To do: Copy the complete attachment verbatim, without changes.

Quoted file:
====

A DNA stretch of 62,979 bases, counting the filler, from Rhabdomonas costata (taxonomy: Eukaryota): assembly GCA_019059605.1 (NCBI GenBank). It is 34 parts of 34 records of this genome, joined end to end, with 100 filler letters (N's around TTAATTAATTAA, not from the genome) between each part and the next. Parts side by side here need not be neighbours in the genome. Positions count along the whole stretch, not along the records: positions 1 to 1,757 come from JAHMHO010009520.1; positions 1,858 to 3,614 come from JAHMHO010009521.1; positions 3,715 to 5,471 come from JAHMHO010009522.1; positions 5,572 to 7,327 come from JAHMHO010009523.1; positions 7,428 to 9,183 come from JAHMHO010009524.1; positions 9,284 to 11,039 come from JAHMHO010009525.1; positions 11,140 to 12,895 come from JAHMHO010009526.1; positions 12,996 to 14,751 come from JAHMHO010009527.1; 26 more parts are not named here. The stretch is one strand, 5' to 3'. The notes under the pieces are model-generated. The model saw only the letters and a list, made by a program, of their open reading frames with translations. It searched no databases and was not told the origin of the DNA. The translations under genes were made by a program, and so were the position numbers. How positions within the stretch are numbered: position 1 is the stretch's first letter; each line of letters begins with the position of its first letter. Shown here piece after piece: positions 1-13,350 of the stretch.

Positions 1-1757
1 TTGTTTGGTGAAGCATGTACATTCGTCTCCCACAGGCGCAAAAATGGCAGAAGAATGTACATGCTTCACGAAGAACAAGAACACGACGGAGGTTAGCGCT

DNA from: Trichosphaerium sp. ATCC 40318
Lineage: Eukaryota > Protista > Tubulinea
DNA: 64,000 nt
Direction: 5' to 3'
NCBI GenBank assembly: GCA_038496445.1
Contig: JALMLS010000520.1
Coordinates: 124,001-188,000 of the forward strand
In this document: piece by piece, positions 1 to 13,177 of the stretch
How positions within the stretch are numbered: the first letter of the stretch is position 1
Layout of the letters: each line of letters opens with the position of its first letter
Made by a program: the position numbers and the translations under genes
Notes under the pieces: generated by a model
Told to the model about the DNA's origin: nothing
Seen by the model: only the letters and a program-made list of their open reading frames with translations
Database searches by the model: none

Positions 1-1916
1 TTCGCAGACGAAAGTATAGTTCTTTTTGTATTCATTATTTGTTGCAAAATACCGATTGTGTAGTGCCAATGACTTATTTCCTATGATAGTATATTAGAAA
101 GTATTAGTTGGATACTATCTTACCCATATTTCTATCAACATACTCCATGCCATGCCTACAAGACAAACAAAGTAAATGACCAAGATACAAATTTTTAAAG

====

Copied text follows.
A DNA stretch of 62,979 bases, counting the filler, from Rhabdomonas costata (taxonomy: Eukaryota): assembly GCA_019059605.1 (NCBI GenBank). It is 34 parts of 34 records of this genome, joined end to end, with 100 filler letters (N's around TTAATTAATTAA, not from the genome) between each part and the next. Parts side by side here need not be neighbours in the genome. Positions count along the whole stretch, not along the records: positions 1 to 1,757 come from JAHMHO010009520.1; positions 1,858 to 3,614 come from JAHMHO010009521.1; positions 3,715 to 5,471 come from JAHMHO010009522.1; positions 5,572 to 7,327 come from JAHMHO010009523.1; positions 7,428 to 9,183 come from JAHMHO010009524.1; positions 9,284 to 11,039 come from JAHMHO010009525.1; positions 11,140 to 12,895 come from JAHMHO010009526.1; positions 12,996 to 14,751 come from JAHMHO010009527.1; 26 more parts are not named here. The stretch is one strand, 5' to 3'. The notes under the pieces are model-generated. The model saw only the letters and a list, made by a program, of their open reading frames with translations. It searched no databases and was not told the origin of the DNA. The translations under genes were made by a program, and so were the position numbers. How positions within the stretch are numbered: position 1 is the stretch's first letter; each line of letters begins with the position of its first letter. Shown here piece after piece: positions 1-13,350 of the stretch.

Positions 1-1757
1 TTGTTTGGTGAAGCATGTACATTCGTCTCCCACAGGCGCAAAAATGGCAGAAGAATGTACATGCTTCACGAAGAACAAGAACACGACGGAGGTTAGCGCT

DNA from: Trichosphaerium sp. ATCC 40318
Lineage: Eukaryota > Protista > Tubulinea
DNA: 64,000 nt
Direction: 5' to 3'
NCBI GenBank assembly: GCA_038496445.1
Contig: JALMLS010000520.1
Coordinates: 124,001-188,000 of the forward strand
In this document: piece by piece, positions 1 to 13,177 of the stretch
How positions within the stretch are numbered: the first letter of the stretch is position 1
Layout of the letters: each line of letters opens with the position of its first letter
Made by a program: the position numbers and the translations under genes
Notes under the pieces: generated by a model
Told to the model about the DNA's origin: nothing
Seen by the model: only the letters and a program-made list of their open reading frames with translations
Database searches by the model: none

Positions 1-1916
1 TTCGCAGACGAAAGTATAGTTCTTTTTGTATTCATTATTTGTTGCAAAATACCGATTGTGTAGTGCCAATGACTTATTTCCTATGATAGTATATTAGAAA
101 GTATTAGTTGGATACTATCTTACCCATATTTCTATCAACATACTCCATGCCATGCCTACAAGACAAACAAAGTAAATGACCAAGATACAAATTTTTAAAG